Friday, April 30, 2010

The Phantom Planet (1961)

When I picked Triffids at the library, I saw The Phantom Planet. Wow, I thought. That looks bad. So, I got it. IMDB tends to agree. It's rated 2.7.

When I requested Tarantula, I got a five disk set of classic Universal movies. I wanted to watch all of them first, but the set disappeared one night and I ended up watching Triffids and this ahead of schedule. It has reappeared but I've only managed to see three of the five and I owe four bucks so far. And tomorrow I go camping. Anyhoooooo ...

A rocket ship with a crew of two is "on patrol" around the moon when it crashes on a mystery asteroid that appears out of nowhere. Moonbase whatever sends out a second rocket to investigate, when it too crashes into this so called "phantom planet". So they send another rocket out, this time piloted by hotshot Frank Chapman (Dean Fredericks). No way he will crash.

So, Captain Frank crashes into this asteroid, only he doesn't die like the rest. He goes for a space walk and finds it peopled by tiny little extras in hospital shirts. He's delirious from the crash and whatnot, so he falls over and his helmet opens. This causes him to shrink to extra size by a process called "contrived explanation". The tiny people take him prisoner.

He is convicted and sentenced to being a free citizen of Rheton and encouraged to choose a hottie as a bride. This does not sit well with Captain Frank! He acts all passive-aggressive for a while, but eventually he befriends the six people in the movie (minus extras) and helps in their war with the Solarites.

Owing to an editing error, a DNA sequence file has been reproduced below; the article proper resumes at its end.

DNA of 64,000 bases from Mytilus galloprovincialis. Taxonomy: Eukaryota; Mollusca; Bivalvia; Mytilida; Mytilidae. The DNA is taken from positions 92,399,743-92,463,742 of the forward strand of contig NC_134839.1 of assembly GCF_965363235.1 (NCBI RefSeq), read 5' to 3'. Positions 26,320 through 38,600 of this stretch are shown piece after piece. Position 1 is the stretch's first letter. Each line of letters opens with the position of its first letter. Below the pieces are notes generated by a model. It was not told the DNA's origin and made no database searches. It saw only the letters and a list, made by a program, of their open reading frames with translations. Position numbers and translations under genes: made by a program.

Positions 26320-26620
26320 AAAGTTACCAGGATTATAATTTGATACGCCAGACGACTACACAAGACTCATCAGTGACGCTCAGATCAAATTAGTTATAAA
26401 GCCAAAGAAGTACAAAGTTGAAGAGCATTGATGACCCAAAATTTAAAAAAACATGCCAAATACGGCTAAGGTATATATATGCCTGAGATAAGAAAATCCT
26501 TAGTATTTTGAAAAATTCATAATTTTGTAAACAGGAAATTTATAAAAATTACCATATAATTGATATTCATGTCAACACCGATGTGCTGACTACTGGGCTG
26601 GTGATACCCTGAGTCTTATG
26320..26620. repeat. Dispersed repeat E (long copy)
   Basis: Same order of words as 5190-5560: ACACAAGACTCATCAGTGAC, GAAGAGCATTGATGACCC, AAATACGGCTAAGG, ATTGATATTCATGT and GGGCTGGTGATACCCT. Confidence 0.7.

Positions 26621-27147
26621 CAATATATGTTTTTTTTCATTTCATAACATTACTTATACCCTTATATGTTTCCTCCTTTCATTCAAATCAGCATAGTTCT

This movie had a few things going for it. The sets were fairly good looking, and the acting and script weren't THAT bad. But I am certain this 82 minute movie could have been edited down to about 60 and been a much better film. This is the slowest pace action film I have EVER seen! But what makes a great sci-fi movie, what makes it stick with us, is it's ability to touch a nerve. To tap into the hopes and fears of a generation without dealing with them directly. Phantom Planet had none of this. It was simply a space adventure film. It was directed by a band leader and actor, and it shows.

Had this movie come out in 1938, I think it would have been a hit. But it came out in the sixties, so it was forgotten. Still, I'm glad I watched it, even if I dozed for a moment or two. AMRU 3. I liked it a bit better than most IMDB voters.

By the way, the Solarite prisoner was played by Richard Kiel in a costume.

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